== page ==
20130713, 16:12  #100 
Sep 2009
3724_{8} Posts 

20130713, 16:51  #101 
Apr 2010
Over the rainbow
3^{2}·281 Posts 
If anyone need a poly in this range (150170 digit) , ask. Or if I forgot one in this thread, remind me.

20130716, 10:02  #102 
Tribal Bullet
Oct 2004
2·3·19·31 Posts 
Please move requests for polynomials to be computed for specific numbers to the thread reserved for them

20130716, 13:27  #103 
I moo ablest echo power!
May 2013
1741_{10} Posts 
Thanks Jason!

20130725, 14:51  #104 
Sep 2010
Scandinavia
3·5·41 Posts 
How should we be using the poly select speedup provided by GPUs?
Say the speedup is about ~50x (is it?), should we just divide the time in stage1 by 50? We should probably use some of the speedup to get better polys... but how much better? What is the current protocol? Seems to be; run poly select long enough to get a decent poly by the old standards. Default stage1_norm (possibly higher, while focusing slightly more on the approximate range of coefficients that should yield the best polys?). Run nps with a stage2_norm smaller than default by a factor of 20(?). Should this be done on the whole set or just the top x%? Run npr on the top y% using... what norm? How should we go about optimizing this further? (I recently got a GPU with CC 3.0. Anyone have binaries for that?) Unrelated: Would it be possible to do "reverse" poly select? Find a number that would sieve exceptionally well with a given polynomial? 
20130725, 15:06  #105 
Apr 2010
Over the rainbow
3^{2}×281 Posts 
I usually set a harsh enough stage 2 bound in nps to be left with only few poly to be npr'ed.

20130725, 16:06  #106 
Sep 2010
Scandinavia
267_{16} Posts 
But is that efficient? Or is it inefficient like setting a strict stage1_norm?

20130725, 17:09  #107 
Apr 2010
Over the rainbow
3^{2}×281 Posts 
I would say it is.
Let's say that , you have 1000 poly that pass the (stock bounded) nps stage in a range, and you want to keep only the 200 best. you will have to reorder your 1k poly and remove the last 800. Now with a strict bounded nps, you will have only 90 or 120 poly in your file. The npr stage will be much faster. Last fiddled with by firejuggler on 20130725 at 17:12 
20130725, 17:11  #108  
Tribal Bullet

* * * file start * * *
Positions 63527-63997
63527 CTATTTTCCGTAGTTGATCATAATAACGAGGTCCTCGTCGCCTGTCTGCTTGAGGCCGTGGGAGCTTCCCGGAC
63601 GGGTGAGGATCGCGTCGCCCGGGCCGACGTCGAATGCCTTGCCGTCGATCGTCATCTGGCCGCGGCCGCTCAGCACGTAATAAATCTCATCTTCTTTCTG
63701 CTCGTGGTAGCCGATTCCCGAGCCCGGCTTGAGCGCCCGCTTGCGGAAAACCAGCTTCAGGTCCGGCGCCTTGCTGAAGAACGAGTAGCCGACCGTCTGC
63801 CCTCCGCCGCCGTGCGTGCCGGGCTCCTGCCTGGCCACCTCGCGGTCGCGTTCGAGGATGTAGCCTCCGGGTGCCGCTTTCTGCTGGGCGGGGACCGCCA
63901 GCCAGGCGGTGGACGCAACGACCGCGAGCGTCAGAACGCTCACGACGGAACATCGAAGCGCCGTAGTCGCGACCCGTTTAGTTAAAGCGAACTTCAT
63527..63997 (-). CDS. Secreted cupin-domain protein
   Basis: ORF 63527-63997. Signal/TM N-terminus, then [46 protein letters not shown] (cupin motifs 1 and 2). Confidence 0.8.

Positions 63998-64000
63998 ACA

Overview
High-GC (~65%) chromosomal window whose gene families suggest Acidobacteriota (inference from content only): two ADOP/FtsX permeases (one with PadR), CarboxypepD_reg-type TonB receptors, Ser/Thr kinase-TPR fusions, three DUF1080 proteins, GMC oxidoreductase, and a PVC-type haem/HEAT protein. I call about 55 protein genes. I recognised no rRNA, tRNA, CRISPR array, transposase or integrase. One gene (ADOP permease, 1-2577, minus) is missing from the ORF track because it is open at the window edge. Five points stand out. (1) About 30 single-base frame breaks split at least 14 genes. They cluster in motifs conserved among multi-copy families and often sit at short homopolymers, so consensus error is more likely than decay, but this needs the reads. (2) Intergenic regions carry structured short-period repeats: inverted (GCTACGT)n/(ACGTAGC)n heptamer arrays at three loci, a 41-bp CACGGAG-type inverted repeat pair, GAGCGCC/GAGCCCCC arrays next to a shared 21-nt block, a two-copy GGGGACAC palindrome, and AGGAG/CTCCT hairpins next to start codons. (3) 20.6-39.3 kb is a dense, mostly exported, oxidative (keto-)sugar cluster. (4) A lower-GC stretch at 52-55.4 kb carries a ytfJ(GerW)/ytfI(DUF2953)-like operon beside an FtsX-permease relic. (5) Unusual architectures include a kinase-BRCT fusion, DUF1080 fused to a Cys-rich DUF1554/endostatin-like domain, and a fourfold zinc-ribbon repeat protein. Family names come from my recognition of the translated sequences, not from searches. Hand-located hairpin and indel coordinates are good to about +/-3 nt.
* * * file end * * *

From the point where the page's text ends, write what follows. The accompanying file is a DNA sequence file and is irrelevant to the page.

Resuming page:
Oct 2004
2·3·19·31 Posts 
Quote:
Quote:
Your unrelated question is what the special number field sieve is all about :) Stage 1 is a fairly loose 'net' for dragging in polynomials; passing the bound in stage 1 only means that one extra coefficient in the algebraic polynomial is very small. It doesn't mean, at all, that the polynomial is any good. Passing the bound in stage 2 means the polynomial has a high chance of being good, and might be very good if it wins the root score lottery. So setting a strict bound for the size in stage 2 is a good idea, since the best overall polynomials will have both very good size and very good root scores. The only danger is that you ignore polynomials with a very good root score if you are greedy about the size score, because in a sense they are competing goals. 

20130725, 19:06  #109  
Sep 2010
Scandinavia
615_{10} Posts 
It seems to me that the high throughput of a GPU should move the sweet spot slightly upwards. It may be that it has moved a negligible amount. Is that what you're saying or am I missing something?
What do you think by the way? Should we just divide the stage 1 deadline by the speedupfactor? Quote:
Quote:
Let's say you are dead set on using a certain poly to factor a number using GNFS, how would you choose the number to be factored if you wanted it to be fast? Quote:
What, if anything, do we know about the distribution of the (qualityquantifying)values produced by nps and npr? nps produces an alpha and a size score, if I'm not mistaken. Should we consider both, or only the size? npr produces (most importantly) an Evalue. Can it be assumed that there isn't a sizable penalty to defining the portion of npsoutput that should be passed to npr as the "top n entries" or "top x percent"? Or does it have to be more complex than that? Given the assumptions above, we'd have to find the best combination of npsnorm, portion of sizeoptimized candidates to pass on, and nprnorm. There's also the issue of how high to aim. Like: Do we go for a oneinamillionchance of an extreeemely good poly, or do we want to be 99% sure to find a workable poly? Should it matter a lot in this context, or can we say (to simplify) that we are looking to maximize the portion of the Escoredistribution that is above the old "good score"cutoff? Quote:
Running npr on every candidate obviously isn't efficient. Running npr only on the one candidate with the best sizescore wouldn't be efficient either. The question: where is the sweet spot? 

Thread Tools  
Similar Threads  
Thread  Thread Starter  Forum  Replies  Last Post 
Polynomial Discriminant is n^k for an n1 degree polynomial  carpetpool  Miscellaneous Math  14  20170218 19:46 
Help choosing motherboard please.  Flatlander  GPU Computing  4  20110126 08:15 
Choosing the best CPU for sieving  siew  Factoring  14  20100227 10:07 
MPQS: choosing a good polynomial  ThiloHarich  Factoring  4  20060905 07:51 
Choosing amount of memory  azhad  Software  2  20041016 16:41